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Will unconditional US support for Israel harm its ties with the Arab world?

The United States’ public support for Israel’s all-out assault on Gaza is undermining its relationships with its Arab allies and risks doing long-term damage to its standing in the region, analysts say.

Perennial US allies such as Jordan have openly criticised what they see as Washington’s green light for Israel to do as it sees fit in Gaza after more than 1,405 people were killed following an attack by the armed wing of the Palestinian group Hamas, and fighters took some 200 people captive, according to Israeli officials.

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Israel has responded by pounding the Palestinian enclave of Gaza with air raids that have already killed more than 7,028 Palestinians. It is widely expected to launch a ground invasion.

For its part, the US is “increasingly pushing behind the scenes for better Israeli decision-making, but it’s also providing weapons to Israel carte blanche”, said Josh Paul, a former senior official at the Department of State who publicly quit his post last week in protest at the strategy.

“Washington is giving unambiguous and unquestioned military support to Israel despite what many in the region see as a deep injustice. We have tried to frame ourselves as an honest broker, but we’re removing what little credibility we had left in that role,” he told Al Jazeera.

When US President Joe Biden visited Israel last week, he pledged the US’s full support, although he also negotiated a trickle of aid into Gaza and warned Israelis not to be “consumed” by rage.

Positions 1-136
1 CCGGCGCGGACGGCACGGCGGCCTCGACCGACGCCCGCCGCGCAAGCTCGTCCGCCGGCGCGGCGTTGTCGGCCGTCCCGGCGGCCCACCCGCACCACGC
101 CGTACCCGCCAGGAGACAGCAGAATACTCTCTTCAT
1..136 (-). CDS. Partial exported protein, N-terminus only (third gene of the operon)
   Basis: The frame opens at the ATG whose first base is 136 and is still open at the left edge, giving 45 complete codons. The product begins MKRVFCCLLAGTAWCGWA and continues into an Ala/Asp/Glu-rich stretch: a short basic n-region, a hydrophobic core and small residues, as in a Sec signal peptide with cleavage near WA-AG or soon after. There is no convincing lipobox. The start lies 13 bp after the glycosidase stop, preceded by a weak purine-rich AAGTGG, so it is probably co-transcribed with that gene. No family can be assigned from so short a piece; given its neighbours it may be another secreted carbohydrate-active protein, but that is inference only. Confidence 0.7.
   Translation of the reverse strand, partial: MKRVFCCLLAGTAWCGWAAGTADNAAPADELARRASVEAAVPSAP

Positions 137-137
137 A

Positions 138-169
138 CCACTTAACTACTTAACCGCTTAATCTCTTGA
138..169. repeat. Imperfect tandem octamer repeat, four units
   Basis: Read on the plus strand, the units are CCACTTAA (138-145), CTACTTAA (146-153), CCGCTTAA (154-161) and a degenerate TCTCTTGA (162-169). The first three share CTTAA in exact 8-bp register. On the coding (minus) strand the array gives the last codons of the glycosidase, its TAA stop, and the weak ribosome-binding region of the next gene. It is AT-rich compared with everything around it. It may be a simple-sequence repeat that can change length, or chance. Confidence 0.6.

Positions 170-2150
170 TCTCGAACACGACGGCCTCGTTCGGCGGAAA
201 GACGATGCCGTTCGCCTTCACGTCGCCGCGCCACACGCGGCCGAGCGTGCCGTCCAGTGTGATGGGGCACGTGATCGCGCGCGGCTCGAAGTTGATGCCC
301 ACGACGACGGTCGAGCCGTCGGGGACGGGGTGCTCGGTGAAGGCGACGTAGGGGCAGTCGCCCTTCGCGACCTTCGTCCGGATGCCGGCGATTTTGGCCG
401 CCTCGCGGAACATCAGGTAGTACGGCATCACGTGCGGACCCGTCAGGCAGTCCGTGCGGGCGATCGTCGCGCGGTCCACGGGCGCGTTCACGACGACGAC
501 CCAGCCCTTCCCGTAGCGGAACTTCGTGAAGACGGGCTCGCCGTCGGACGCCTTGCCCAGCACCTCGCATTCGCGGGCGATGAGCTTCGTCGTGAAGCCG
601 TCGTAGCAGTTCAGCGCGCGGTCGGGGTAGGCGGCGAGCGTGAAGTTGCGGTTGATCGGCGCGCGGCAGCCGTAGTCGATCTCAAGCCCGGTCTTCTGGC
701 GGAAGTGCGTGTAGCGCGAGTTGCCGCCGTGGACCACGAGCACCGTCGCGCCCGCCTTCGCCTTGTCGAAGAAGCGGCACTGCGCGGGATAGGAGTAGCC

He also backed Israel’s claim that Palestinian fighters were to blame for a deadly blast at a hospital in Gaza, although the main video evidence for that has been debunked and controversy is still raging over who was responsible.

Biden on Friday made a speech from the White House saying he had asked Congress for even more military assistance to Israel, barely mentioning the spiralling Palestinian death toll except to accuse Hamas of using “Palestinian civilians as human shields”.INTERACTIVE-LIVE-TRACKER-GAZA-OCT26-2023-1300GMT

‘Double standards’

In an impassioned speech at a Cairo summit on Saturday to discuss de-escalation, Jordan’s King Abdullah II said the message Arabs were hearing from the West was “loud and clear”.

“Palestinian lives matter less than Israeli ones. Our lives matter less than other lives. The application of international law is optional. And human rights have boundaries – they stop at borders, they stop at races, and they stop at religions,” he said.

His remarks, delivered in English as a message to Western leaders, echoed the feelings of many in the region where blanket US support for an occupying power is seen as particularly troublesome given Washington’s backing of Ukraine since Russia invaded it early last year.

Omar Rahman, a fellow at the Middle East Council on Global Affairs research institution, told Al Jazeera that “the level of double standards and hypocrisy coming out of the West is hitting home at a more fundamental level than before.

“There has always been a double standard when it came to Israel, but in the last two years, it has become a lot starker in light of the Ukraine conflict. That contrast has been particularly obvious over the past two weeks.”

Even before the Cairo peace summit, Jordan had cancelled a planned meeting with Biden and the Egyptian and Palestinian Authority leaders to discuss Gaza until the parties could agree to end the “war and the massacres against Palestinians”, blaming Israel for pushing the region to “the brink of the abyss”.